Updated: Jun 3
All right all right. It's about time! First things first. I love teaching people how to set up and tune drums. The smile on a drummers face when he or she hears their kit sound better than it ever has, AND it was by their own hand. . . ? Now that is a beautiful thing to behold. With this in mind, I will be posting tuning tips, and tricks on this page regularly in hopes that all drummers, and tuners of drums find them useful.
"RESETTING AN OLD HEAD"
A common practice when you put on a new drumhead is to stretch the head with your hand after it's first few rounds of tightening. Once at a fair degree of tightness (to avoid over stretching of a loose head) just place your palm at the drums center and push gently. In addition, you could use the butt of one's palm to stretch the edge of the head as well. Anchoring your finger's to the outer edge of the hoop, press the butt of your palm (or your thumbs) along the bearing edge and then stretch lightly. Do this all the way around the drum. Makes sense right? Stretch all areas of a new head to ensure even tuning.
When your heads are old, however, this method I'm about to discuss is a great way to "re-awaken" the drum head film from it's stretched state. Mylar, and other drum head films hardens over time. By stretching at the center and edges, it massages the mylar fiber and opens it up a bit. Once you have stretched the old head a little bit, pick up the drum and give it a kiss in the vent hole. (ie: press your lips to the hole and blow.LOL!) If there are multiple vents, cover them with your fingers while blowing into the vent of your choice. The drum heads should expand upward/downward, and the air will push up and under the bearing edge essentially "re-seating" the head. Blowing in the drum will also create a little back pressure on the tension rods which effectively pushes them to the edge of the thread upon which the rod sits. This will not only liven up the drums sound, but you will immediately be able to hear which lugs are truly out of tune with the others. SEE THE TIP IN ACTION IN THE VIDEO LINK POSTED ABOVE!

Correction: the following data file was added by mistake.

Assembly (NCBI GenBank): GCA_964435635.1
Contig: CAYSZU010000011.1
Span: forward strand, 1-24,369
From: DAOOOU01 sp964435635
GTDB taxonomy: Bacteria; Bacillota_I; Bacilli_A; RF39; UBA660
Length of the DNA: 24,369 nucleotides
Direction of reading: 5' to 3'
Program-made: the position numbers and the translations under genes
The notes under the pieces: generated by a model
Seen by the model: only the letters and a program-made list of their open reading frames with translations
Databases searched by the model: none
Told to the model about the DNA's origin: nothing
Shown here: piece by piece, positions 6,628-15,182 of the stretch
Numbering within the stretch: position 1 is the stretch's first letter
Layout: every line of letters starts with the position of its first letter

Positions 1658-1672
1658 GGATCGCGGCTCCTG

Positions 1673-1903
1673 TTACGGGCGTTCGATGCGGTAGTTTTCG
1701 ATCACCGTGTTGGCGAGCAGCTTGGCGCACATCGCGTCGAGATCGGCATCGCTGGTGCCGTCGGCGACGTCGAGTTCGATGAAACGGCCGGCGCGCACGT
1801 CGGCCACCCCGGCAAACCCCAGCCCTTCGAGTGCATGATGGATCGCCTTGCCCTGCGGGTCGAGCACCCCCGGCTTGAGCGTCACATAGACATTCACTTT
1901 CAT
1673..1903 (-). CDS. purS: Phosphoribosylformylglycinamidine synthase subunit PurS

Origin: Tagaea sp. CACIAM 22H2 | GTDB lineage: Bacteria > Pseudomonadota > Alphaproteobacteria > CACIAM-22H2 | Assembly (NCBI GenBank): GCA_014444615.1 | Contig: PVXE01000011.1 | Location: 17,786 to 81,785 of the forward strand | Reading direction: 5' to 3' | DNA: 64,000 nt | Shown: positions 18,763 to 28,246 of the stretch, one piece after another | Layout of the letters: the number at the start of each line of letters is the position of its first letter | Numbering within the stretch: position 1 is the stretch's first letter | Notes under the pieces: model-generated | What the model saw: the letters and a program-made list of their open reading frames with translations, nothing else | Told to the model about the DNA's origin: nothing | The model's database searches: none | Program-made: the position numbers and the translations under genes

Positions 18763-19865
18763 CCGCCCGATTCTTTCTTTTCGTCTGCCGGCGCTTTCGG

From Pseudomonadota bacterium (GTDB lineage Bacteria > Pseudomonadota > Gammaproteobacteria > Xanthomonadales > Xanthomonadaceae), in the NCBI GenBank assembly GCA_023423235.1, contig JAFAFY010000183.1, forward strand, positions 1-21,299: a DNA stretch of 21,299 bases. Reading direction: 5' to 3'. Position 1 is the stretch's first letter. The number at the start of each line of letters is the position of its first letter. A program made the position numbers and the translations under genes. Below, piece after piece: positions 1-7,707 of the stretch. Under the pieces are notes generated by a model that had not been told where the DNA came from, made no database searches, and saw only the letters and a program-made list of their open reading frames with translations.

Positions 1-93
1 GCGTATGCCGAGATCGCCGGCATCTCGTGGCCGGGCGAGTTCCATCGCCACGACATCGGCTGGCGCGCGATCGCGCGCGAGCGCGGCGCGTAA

"THE LUG BELOW"
Have you ever been tuning a drum where one lug doesn't seem to change in pitch no matter how much you tighten or loosen it? Often times this is a sign that the lug directly across from the one you are tuning is out of balance as well. However, this doesn't always fix the issue. If it does not, the problem lies in the lug (tension rod) directly below the one you are tuning. After resetting the head via tip # 1 (if you are not mid-show mind you), tighten (or loosen) the lug below about 1/8th of a turn. You will be surprised at how little of a turn can make a massive difference. Then check your top tension rod for balance and voila. Tuned drum.
WATCH THE TECHNIQUE IN THE VIDEO BELOW
"SOFT FUZZY BALLS (AKA THE COTTON BALL IN THE TOM TRICK)"
Often times when recording toms (especially floor toms and large suspended toms) you will encounter unwanted ringing or crosstalk coming from the drum. The ringing is caused by other drums and their stands vibrating in sympathy with rest of the kit. SOLUTION: Drop one, or two two stretched out cotton balls into the drum. They will act as a natural gate/ mute for the bottom head, and the effect the drum's attack is minimal. MAKE SURE TO STRETCH THE COTTON BALL OUT A BIT. Make it look like a cloud. Not too big, but enough to disperse the weight of the ball.
You want the cotton to sit quietly, versus bouncing around like popcorn. Alone they are usually sufficient to mute the crosstalk. For the worst cases, use in conjunction with a little tape tent on the bottom head.
CHECK OUT THE TECHNIQUE IN THE VIDEO BELOW
MAKING 8" TOMS SOUND GREAT
Hello everyone. Here's a tip for making 8" toms rock. While I am an aficionado of using a fourth interval from top head (tonic) to bottom head( perfect 4th above) this tuning can make an 8" Tom sound a bit bongo like at higher tensions. To avoid this, I tend to tune 8" Toms to a minor 3rd interval from top head (tonic) to bottom head (minor 3rd above). Not only does this warm up the sound of the drum, but it adds a natural bend down in pitch. A drop if you will. It adds an ingratiating leading quality to the start of a big tom fill. This interval also well on floor toms when you want a little bit of a bend, but do not want to sacrifice the quality of the sound hitting the mic.
I hope you have found Part 1 of this drum tuning/tech blog helpful. Please check out Part 2.
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Kenny "Dexter" Sharretts